I really enjoy my vegetable garden, especially when it's producing edible things. It's fun, in a nerdy-gardener way, to figure out how to use all the chard that is so prolific that I am quite sick of it. Yeah, it's frustrating to harvest an ear of corn and find 20% of the kernels mature and juicy while 80% of them are non-existent, but it's kind of fun. And it's exciting to see that the first cucumbers are finally maturing.
I'm not a big fan of chard. Though I really, really like it in this fall dish, I generally prefer collard greens and kale. This year we planted six little chard plants, because that's what the vendor had the day we decided to plant. At least once a week we harvest a handful of leaves and have to figure out something to do with them. As tempted as I am to tear out the plants and replace them with something else, it's not that simple. Would there be enough sun in that spot to plant some stevia or another pepper plant? I don't know. And as I consider the question, the chard just keeps growing.
This week the leaves got pretty large, so I decided to stuff them in this fashion . I harvested about two dozen large chard leaves. I blanched them. Then in a small skillet in olive oil, I sauteed one small minced onion, two inches of Spanish (hard) chorizo*, minced; one grated carrot and a sprig of thyme. I added about 1/4 cup of short grain white rice and sauteed for two more minutes, then turned off the heat and added "the rest" of a jar of Italian Tomato Sauce and some chopped parsley. (The tomato sauce was left over from our Pizza Grilling Adventure earlier this month. I would guess that there was about 1/2 a cup left in the jar.)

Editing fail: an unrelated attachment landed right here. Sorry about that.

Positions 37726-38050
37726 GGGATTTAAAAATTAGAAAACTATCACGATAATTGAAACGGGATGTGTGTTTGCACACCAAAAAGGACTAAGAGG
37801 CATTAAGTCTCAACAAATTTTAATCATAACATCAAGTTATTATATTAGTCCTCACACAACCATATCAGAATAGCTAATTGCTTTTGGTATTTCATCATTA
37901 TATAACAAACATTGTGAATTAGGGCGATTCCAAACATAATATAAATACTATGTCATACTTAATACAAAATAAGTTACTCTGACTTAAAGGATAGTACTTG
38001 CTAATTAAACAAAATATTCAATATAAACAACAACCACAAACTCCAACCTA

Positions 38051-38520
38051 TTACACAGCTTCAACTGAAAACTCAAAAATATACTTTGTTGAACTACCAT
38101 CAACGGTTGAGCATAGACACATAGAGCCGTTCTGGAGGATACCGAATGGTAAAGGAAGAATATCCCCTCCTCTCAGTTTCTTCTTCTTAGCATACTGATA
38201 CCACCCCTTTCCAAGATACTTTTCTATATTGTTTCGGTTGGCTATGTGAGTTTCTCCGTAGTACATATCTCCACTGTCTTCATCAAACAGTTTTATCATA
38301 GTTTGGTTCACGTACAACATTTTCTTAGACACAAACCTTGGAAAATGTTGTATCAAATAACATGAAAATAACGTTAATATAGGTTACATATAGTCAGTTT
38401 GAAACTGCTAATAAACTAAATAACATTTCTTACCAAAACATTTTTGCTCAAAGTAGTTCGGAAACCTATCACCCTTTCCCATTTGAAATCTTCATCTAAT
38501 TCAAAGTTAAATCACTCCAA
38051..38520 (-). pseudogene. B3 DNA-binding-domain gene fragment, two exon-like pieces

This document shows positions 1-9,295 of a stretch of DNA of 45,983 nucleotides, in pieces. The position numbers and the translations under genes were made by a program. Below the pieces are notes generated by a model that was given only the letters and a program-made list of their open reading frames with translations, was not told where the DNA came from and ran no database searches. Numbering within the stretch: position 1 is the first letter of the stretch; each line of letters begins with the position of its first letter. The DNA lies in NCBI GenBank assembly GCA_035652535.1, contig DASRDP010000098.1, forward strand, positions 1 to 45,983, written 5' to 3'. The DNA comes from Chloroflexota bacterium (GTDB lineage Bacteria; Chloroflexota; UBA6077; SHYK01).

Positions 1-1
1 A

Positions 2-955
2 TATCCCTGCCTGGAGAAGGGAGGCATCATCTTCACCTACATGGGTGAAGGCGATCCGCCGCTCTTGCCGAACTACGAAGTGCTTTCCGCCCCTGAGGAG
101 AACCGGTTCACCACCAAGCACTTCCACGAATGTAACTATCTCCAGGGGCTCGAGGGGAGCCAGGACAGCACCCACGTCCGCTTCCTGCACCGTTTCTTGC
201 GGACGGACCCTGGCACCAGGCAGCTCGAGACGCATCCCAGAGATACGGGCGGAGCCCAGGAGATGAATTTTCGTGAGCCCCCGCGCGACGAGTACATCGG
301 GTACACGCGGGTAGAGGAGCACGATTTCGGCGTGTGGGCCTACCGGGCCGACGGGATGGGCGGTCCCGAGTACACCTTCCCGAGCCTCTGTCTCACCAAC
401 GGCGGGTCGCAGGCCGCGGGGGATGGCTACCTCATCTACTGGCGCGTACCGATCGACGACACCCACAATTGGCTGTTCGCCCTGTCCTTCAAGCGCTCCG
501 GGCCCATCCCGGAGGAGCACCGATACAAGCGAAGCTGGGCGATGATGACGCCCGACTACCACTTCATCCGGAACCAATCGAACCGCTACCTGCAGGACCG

I carefully separated the delicate chard leaves from each other, sliced off the tough stem end of each leaf and placed one tablespoon of filling onto each leaf. I folded over the edges and rolled each leaf into a little bundle.
In the same large pot that I had blanched the chard, I melted a tablespoon of butter. I set the bundles on top of the butter and added just a little water and tomato sauce. (I swished a big splash of water around in the tomato sauce jar to take advantage of any sauce left in there.) I brought the pot to a simmer without stirring, reduced the heat to low, covered the pot and simmered for 20-25 minutes to cook the rice.
Abby and Jason chose to eat cereal instead, and I can't blame them; dolmas are not an attractive food. But Grace and I genuinely enjoyed them. Maybe part of our enjoyment is the excitement of harvesting our own food. I've heard some experts recommend the strategy of having a kid harvest their own veggies and help cook to encourage kids to eat more veggies (and that has definitely worked with Grace this week); but I don't want to discount the opinion that they taste really good. The smoky chorizo cuts the grassiness of the chard. The carrots and onions had sweetness, the rice adds a nice texture. All-in-all, they are a nice little package, and one I will surely resort to again.
*While soft Mexican chorizo is readily available in discount supermarkets in our area, Spanish chorizo, a hard paprika-laced sausage, is not. I find Spanish chorizo at S&S Produce.